Sri Lanka to allow maize, soybean imports for Poultry Feed Producers

Sri Lankan President has allowed maize and soybean imports on open account terms for poultry feed producers while the time given to import other foods on similar terms was also extended, according to a gazette notice. Sri Lanka banned open account imports in May despite banks being reluctant to open letters of credit fast due to forex shortages raising fears of food shortages and price spikes.

However President Ranil Wickremesinghe allowed imports of staple foods under open account terms, ensuring steady supply of lentils, sugar, onion and potatoes initially at elevated prices. Sri Lanka faced forex shortages after money was printed by the central bank to suppress rates and sterilize interventions. Rates have now been allowed to go up to reduce domestic credit and outflows.

Maize and Soybean could be imported by registered poultry feed makers with the approval of Secretary of the Ministry of Agriculture.

Sri Lanka has a draconian import licensing raj for maize to keep domestic prices artificially high and give fat profits to maize collectors generally referred to as a ‘mafia’ and promoting protein malnutrition among less affluent, critics have said. Poultry farmers are caught pincer-like between maize farming collector lobby on production costs and the Consumer Affairs Authority which places price controls on chicken meat and eggs. Due to artificially high feed costs due to protectionism Sri Lanka also cannot build a competitive export industry in poultry, analysts have said.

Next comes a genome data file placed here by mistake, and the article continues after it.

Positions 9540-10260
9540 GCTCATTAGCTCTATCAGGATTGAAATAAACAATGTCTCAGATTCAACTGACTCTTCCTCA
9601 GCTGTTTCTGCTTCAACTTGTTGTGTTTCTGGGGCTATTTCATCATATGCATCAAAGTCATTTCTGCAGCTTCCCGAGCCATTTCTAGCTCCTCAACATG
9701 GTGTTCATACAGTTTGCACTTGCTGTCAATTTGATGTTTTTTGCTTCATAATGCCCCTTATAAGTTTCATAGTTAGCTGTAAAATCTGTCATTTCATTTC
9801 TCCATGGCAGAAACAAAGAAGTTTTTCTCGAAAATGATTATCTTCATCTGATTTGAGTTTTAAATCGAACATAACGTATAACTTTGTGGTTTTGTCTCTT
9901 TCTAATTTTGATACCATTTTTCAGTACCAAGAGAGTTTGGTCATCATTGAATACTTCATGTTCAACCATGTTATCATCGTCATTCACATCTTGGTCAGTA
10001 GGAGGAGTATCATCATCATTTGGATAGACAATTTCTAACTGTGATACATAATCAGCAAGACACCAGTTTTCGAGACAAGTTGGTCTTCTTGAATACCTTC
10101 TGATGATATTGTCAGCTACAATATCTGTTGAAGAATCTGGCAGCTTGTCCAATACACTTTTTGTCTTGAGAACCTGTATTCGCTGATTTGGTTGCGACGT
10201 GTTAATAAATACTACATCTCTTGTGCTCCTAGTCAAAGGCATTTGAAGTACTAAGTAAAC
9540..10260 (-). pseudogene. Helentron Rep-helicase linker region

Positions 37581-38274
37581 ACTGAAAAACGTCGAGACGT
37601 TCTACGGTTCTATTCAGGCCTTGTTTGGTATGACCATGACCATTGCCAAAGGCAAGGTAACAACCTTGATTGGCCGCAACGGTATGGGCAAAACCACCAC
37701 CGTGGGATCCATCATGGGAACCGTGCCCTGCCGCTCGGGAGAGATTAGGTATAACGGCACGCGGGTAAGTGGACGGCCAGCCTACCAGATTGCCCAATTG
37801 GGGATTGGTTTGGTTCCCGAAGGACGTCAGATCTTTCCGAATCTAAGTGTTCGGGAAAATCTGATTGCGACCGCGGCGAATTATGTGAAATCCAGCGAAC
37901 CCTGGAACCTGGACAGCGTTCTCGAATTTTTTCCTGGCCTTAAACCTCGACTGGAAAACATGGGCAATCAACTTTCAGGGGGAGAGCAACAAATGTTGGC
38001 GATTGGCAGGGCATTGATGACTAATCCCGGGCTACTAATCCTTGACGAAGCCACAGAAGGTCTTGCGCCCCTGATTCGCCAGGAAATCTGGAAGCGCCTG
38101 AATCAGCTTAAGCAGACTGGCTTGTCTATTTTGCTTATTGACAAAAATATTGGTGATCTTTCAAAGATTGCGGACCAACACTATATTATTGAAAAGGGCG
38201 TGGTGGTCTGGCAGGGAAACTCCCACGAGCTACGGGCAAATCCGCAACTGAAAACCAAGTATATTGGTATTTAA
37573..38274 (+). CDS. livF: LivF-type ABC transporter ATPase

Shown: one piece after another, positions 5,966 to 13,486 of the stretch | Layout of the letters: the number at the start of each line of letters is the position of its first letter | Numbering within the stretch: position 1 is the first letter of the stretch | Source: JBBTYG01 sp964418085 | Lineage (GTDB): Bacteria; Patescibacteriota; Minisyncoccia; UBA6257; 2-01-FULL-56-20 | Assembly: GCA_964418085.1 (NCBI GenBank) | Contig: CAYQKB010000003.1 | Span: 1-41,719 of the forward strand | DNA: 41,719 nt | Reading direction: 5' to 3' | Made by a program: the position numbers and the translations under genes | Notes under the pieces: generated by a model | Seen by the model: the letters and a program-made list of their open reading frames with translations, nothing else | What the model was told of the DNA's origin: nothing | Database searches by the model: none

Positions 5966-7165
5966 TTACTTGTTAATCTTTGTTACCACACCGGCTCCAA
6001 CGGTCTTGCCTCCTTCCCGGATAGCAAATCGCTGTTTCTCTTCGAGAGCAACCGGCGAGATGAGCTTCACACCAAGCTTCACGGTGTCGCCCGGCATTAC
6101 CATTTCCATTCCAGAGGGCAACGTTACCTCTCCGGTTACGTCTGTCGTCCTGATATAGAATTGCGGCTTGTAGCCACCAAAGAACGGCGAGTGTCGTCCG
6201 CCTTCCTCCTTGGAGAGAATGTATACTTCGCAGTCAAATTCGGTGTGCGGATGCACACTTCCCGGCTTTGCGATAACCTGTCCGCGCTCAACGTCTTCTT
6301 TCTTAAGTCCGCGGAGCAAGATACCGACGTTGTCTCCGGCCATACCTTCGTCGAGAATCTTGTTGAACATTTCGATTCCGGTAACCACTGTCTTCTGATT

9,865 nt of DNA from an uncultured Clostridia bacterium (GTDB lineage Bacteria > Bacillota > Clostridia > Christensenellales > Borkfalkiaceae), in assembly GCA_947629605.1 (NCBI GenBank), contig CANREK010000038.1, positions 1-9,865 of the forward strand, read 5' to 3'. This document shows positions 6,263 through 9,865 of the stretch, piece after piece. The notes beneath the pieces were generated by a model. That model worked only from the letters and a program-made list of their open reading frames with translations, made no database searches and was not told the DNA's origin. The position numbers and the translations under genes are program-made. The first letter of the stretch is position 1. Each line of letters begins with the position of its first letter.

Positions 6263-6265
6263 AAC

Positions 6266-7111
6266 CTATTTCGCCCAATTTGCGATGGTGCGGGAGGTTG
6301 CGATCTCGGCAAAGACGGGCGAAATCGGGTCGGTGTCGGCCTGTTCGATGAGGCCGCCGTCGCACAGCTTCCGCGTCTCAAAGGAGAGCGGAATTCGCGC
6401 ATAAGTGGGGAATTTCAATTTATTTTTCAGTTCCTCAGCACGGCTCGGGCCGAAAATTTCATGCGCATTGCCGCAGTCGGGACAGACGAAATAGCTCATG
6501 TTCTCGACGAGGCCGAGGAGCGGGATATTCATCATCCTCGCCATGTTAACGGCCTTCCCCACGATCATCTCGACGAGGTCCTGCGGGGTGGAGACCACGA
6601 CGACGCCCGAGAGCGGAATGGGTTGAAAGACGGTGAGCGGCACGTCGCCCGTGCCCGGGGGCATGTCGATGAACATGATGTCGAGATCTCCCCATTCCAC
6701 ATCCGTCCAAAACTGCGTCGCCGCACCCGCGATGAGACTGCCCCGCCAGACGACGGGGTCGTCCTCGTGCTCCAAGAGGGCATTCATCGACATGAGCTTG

Sri Lanka is now facing steeply higher food prices after the central bank printed money for two years and the currency collapsed from 182 to 360 to the US dollar, while a domestic maize harvest was also reduced in 2022 due to a fertilizer ban in another state intervention.

Ajith Gunasekera, President of the All Island Poultry Association had warned for several months that chicken were laying less eggs due to lower quality feed. When it becomes expensive to feed chicken, farmers tend to sell them for meat amid higher meat prices. Last month egg prices topped over 60 rupees and the Consumer Affairs Authority slapped price controls taking away the incentive for farmers to start fresh batches. Sri Lanka is now having a better than expected harvest of rice and the minister of Agriculture has called for the industry to allow rice to be used as an input. A Consumer Affairs Authority gazette now bans rice from being used for animal feed, in another disruptive state intervention. 

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